Getting arrested, at least in my case, was slow and physically draining. Before continuing, I should note that I draw no analogy between my experience of political arrest and the constant harassment and detention that accompany life on the margins. I am not one of the mentally ill who are removed from public sight to make commerce safe; one of the drug addicts who sometimes pound their heads against the paddy wagon walls until blood flows; one of undocumented immigrants who now populate bank-owned, for-profit prisons; or one of those who attract the police because of the color of their skin. I was also not beaten by the police or held without charges. Arrest for political offense, in my case, meant sitting for a long time in Bank of America on November 16, having ABC Live literally watch my back, and waiting in a cold seat in an improvised pen for two hours. That day-after soreness from having my hands cuffed behind my back was my biggest physical or emotional complaint testifies to this difference.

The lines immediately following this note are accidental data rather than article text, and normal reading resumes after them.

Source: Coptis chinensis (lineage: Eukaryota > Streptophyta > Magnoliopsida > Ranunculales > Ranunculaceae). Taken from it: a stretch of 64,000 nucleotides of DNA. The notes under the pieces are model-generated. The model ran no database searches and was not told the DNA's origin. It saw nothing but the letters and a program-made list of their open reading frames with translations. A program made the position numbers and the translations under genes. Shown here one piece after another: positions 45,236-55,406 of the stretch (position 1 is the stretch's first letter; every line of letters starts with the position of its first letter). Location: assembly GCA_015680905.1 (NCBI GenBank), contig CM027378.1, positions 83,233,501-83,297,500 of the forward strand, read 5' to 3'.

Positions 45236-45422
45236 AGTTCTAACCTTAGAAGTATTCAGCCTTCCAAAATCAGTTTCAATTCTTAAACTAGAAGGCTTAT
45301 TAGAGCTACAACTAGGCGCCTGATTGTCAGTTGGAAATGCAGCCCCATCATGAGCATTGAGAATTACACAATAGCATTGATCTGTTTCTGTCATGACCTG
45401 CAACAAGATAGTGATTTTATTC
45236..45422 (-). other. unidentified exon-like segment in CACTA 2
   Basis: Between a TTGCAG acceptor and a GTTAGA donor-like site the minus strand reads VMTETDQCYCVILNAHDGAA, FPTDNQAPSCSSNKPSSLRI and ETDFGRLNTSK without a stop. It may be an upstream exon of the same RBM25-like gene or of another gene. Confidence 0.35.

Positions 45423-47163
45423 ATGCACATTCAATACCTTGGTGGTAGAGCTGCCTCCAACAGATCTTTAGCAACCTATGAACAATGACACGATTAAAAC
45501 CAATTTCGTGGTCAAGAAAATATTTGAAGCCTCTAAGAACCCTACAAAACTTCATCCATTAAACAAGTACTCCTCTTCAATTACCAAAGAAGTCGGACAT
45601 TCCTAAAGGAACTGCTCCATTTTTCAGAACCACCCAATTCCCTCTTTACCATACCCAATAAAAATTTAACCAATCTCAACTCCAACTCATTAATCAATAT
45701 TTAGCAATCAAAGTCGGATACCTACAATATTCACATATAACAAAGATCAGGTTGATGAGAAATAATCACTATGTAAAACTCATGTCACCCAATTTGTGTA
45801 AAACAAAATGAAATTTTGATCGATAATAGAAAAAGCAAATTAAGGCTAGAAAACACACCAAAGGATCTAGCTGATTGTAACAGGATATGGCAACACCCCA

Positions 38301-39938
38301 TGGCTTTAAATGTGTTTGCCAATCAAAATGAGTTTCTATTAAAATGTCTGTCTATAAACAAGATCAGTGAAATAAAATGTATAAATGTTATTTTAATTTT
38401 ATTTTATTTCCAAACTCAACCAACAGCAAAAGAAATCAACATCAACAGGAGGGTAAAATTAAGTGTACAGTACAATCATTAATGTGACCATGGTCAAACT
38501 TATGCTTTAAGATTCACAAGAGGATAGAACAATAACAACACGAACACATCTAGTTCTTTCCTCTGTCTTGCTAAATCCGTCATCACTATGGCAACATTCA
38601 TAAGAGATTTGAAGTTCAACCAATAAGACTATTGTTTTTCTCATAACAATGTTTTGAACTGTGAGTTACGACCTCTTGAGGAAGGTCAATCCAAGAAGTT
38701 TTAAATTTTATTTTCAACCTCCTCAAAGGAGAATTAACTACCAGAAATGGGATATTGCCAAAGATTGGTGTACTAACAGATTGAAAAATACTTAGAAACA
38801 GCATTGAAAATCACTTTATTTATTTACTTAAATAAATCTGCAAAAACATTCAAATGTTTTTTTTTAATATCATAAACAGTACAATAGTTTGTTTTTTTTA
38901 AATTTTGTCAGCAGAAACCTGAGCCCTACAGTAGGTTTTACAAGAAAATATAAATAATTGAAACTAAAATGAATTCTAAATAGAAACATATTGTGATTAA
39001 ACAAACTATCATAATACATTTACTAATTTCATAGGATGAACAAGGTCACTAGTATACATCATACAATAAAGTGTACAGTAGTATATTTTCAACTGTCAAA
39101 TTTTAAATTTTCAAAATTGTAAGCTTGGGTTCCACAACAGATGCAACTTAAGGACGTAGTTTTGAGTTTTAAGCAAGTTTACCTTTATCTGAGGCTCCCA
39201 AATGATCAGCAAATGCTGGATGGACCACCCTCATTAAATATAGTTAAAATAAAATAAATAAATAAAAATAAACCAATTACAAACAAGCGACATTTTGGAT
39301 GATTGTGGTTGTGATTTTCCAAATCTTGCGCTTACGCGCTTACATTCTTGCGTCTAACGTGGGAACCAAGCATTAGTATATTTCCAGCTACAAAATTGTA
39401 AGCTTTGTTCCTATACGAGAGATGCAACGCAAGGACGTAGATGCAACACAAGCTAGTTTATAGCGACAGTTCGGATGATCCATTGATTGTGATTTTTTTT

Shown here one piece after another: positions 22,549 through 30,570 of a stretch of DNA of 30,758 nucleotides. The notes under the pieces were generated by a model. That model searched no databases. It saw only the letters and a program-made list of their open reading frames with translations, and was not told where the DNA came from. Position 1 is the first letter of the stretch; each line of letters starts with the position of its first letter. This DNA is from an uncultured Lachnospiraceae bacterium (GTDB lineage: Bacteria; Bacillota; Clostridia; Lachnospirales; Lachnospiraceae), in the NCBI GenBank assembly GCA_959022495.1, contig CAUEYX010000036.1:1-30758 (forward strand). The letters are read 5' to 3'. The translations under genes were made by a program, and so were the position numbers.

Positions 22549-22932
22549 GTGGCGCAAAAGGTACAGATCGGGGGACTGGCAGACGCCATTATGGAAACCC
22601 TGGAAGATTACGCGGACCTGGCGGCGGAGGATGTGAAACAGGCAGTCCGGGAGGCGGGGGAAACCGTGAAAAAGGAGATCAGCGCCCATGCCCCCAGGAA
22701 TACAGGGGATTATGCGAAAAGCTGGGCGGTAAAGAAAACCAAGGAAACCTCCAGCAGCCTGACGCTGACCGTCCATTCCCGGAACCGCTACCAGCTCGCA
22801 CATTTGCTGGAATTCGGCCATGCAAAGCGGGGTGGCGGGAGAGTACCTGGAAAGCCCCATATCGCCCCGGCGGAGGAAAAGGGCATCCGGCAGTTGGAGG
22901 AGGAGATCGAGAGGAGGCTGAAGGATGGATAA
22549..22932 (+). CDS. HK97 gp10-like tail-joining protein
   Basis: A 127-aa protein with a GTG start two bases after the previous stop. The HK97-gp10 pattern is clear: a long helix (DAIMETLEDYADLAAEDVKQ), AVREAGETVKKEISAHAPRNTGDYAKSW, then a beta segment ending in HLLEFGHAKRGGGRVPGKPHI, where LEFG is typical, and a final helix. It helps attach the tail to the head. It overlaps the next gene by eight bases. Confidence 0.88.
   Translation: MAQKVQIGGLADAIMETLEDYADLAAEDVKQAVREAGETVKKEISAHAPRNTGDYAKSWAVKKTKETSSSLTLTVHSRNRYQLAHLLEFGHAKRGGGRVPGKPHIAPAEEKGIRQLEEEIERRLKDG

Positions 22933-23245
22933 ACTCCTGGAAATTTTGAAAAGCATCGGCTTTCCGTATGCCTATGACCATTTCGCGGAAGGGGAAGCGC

Even if it were to disappear tomorrow, Occupy Wall Street would have already scored a massive victory. It has fundamentally altered one of the dominant narratives that underlies the majority political and economic thought in this country: that as much as Americans might be dissatisfied with politicians, they have no real complaint with inequality, or the economic system that makes it possible and perpetuates it – namely capitalism. Occupy Wall Street ruptured this narrative through the occupations and massive popular support. Before September the sentence, “Americans are dissatisfied with social inequality” would have been debatable to say the least, pertaining only to a small faction of leftists and academics. Now it can be stated as fact, a fact that the existing forces and powers do not know what to say about.